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Caribbean Coast Food Security Project (PAIPSAN)

$33.9 million to focus on small producers, indigenous, afro-descendants and mestizo communities, and value chains with growth potential in the impoverished Caribbean coast region of Nicaragua.

Challenge

In Nicaragua, the agriculture sector is the single largest employer with more than 30% of the labor force, the main source of livelihood for close to 80% of rural households, and the majority of staple foods consumed are derived from small- and medium-scale farmers. The Caribbean coast is the country’s main agricultural frontier, accounting for 43% of the national territory, 23% of the agricultural area, nearly three quarters of the forest area, 70% of fishery production, and 35% of the cattle. However, agricultural growth is limited by post-harvest losses, weak agribusiness development services, lack of rural infrastructure, and climate change vulnerability.

Solution

The Caribbean Coast Food Security Project (PAIPSAN) enhances food security and nutrition in select communities of the Caribbean coast of Nicaragua. Project stakeholders include small- and medium-scale landholders, rural laborers, producers’ organizations, and fisher communities, including women and young people, with limited or no assets or equipment. PAIPSAN is aligned with the Sector-wide Rural Development Program, which focuses on poor smallholders as active participants in their own sustainable human development to achieve food security and foster agricultural exports. The project promotes increased agricultural productivity and environmental sustainability through participatorily designed Innovation Development Plans (IDPs) for formal and informal groups of beneficiaries such as cooperatives and producers’ associations to achieve improvements and innovations in production and to consolidate market opportunities. Activities include agricultural technology trainings and technical assistance for organized producers along with promotion of income-producing employment activities such as the creation of family–community microenterprises ranging from cabinet-making and fruit production to sustainable tourism in support of women and young people. The project supports nutrition education to change behavior and raises awareness and knowledge about nutrition and the role of agriculture in improving nutrition outcomes.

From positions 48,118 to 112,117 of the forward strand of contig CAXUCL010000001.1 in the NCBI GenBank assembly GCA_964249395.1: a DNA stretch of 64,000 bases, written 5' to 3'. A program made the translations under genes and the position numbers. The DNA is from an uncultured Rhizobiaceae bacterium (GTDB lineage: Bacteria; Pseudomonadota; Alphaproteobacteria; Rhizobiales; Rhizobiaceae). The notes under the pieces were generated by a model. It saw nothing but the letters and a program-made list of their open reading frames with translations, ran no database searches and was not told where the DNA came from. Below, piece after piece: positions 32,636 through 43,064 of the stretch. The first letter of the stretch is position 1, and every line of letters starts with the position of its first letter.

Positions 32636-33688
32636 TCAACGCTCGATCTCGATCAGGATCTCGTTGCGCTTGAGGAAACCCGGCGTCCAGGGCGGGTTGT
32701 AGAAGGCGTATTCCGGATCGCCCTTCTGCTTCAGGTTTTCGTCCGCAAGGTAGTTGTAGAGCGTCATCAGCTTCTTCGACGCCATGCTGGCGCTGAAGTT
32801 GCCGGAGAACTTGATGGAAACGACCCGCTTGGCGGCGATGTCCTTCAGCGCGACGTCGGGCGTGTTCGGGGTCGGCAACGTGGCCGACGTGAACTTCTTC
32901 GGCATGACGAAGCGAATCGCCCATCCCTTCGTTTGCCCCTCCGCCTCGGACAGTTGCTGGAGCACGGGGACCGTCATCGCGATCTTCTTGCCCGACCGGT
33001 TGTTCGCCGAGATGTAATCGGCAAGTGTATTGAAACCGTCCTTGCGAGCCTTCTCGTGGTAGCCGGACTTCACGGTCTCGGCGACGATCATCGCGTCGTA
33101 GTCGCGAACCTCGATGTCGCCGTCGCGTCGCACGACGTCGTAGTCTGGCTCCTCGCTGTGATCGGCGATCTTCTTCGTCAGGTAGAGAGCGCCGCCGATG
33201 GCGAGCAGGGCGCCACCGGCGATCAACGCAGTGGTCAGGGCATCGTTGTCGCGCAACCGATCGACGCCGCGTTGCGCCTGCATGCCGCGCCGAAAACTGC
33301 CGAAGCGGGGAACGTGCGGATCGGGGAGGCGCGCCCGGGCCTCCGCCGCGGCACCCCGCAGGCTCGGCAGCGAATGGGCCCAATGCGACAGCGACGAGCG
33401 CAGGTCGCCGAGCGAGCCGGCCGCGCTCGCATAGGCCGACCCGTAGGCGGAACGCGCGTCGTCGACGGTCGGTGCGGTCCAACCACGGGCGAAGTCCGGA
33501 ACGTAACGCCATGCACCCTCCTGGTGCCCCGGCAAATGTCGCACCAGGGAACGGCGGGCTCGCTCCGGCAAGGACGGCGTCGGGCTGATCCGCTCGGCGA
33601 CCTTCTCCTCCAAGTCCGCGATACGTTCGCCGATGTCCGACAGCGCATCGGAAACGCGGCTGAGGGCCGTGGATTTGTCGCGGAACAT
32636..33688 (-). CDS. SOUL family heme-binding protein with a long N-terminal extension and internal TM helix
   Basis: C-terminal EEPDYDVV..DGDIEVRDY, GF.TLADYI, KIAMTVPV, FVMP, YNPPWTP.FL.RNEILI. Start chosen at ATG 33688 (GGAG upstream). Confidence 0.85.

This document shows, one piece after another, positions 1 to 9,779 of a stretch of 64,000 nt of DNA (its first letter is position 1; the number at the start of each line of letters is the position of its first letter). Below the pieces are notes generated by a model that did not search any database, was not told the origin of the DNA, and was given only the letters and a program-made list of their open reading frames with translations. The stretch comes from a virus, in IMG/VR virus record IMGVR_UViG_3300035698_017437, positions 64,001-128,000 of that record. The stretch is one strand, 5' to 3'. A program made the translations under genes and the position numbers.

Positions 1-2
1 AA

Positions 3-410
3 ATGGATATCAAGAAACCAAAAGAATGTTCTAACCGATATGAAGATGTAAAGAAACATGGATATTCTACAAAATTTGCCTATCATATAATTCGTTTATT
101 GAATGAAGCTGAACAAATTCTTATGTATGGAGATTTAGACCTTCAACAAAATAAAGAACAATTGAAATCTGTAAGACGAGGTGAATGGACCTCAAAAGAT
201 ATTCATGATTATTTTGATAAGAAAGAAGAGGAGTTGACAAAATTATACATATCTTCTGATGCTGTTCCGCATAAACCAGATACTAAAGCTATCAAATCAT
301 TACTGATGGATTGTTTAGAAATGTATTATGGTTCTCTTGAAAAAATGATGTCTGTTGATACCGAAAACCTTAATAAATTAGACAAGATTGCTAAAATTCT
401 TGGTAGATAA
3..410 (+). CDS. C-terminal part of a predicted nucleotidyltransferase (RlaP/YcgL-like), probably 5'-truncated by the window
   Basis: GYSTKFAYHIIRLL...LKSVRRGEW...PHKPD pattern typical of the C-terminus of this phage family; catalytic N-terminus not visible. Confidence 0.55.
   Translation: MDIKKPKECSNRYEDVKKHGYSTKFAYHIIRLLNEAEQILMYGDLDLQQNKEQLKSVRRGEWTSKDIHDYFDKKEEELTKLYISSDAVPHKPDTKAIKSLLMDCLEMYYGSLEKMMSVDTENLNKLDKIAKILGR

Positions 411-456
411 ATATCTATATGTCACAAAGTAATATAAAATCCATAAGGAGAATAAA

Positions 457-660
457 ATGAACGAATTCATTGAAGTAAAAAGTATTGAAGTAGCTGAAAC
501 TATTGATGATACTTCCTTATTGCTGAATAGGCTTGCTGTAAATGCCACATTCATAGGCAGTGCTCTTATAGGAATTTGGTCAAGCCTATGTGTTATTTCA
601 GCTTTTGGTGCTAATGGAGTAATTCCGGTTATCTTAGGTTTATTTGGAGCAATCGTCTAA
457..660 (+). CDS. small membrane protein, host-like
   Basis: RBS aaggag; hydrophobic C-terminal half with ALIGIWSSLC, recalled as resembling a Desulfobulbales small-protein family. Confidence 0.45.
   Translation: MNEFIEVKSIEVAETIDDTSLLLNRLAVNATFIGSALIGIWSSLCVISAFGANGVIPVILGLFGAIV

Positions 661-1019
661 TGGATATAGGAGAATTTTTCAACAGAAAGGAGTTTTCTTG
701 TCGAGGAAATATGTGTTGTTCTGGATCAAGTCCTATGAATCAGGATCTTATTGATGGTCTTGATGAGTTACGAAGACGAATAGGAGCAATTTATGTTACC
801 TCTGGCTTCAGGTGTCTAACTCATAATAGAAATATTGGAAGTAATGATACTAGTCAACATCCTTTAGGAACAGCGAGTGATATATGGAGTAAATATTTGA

Project Status

Active

Country

Nicaragua

Funding

Public

Focus area

  • Climate Change
  • Nutrition

Supervising entity

  • World Bank

Results

To date, PAIPSAN-CCN benefitted 74,130 people (47 percent women), exceeding the end-of-project targets. As a result of project efforts, 9,814 farmers have adopted project-promoted technologies, of whom 4,751 were women, surpassing the end-ofproject targets of 8,000 people and 1,600 women. In addition, 14,826 families (6,994 women-led) implemented IDPs, surpassing the end target of 14,000. The project
financed 58 of these IDPs to improve agricultural production, small-scale fisheries, processing, value-addition and commercialization. Surpassing the target of 2,000 beneficiaries, the project trained 10,692 people in nutrition education and the role of agriculture in improving family nutrition outcomes; among those trained, 5,682 were men, surpassing the end-of-project target of 800. Further, the average agricultural productivity increase reached 72 percent, far surpassing the 10 percent target, and the final Dietary Diversity Score was 91 percent, also surpassing the end-of-project target of 80 percent. 

Contact

Augusto Garcia
Task Team Leader & Senior Operations Officer
agarcia2@worldbank.org, +505 22700000

Work with Us

The Global Agriculture & Food Security Program (GAFSP) is dedicated to fighting hunger, malnutrition, and poverty in low-income countries by supporting resilient and sustainable agricultural systems that benefit and empower poor and vulnerable smallholder farmers. Since its inception in 2010, GAFSP has received contributions totaling $1.7 billion from Australia, the Bill & Melinda Gates Foundation, Canada, Germany, Ireland, Japan, the Netherlands, Norway, South Korea, Spain, the United Kingdom, and the United States, with funds going to countries that have strategic, innovative, and credible plans already in place to improve agricultural productivity and food security.

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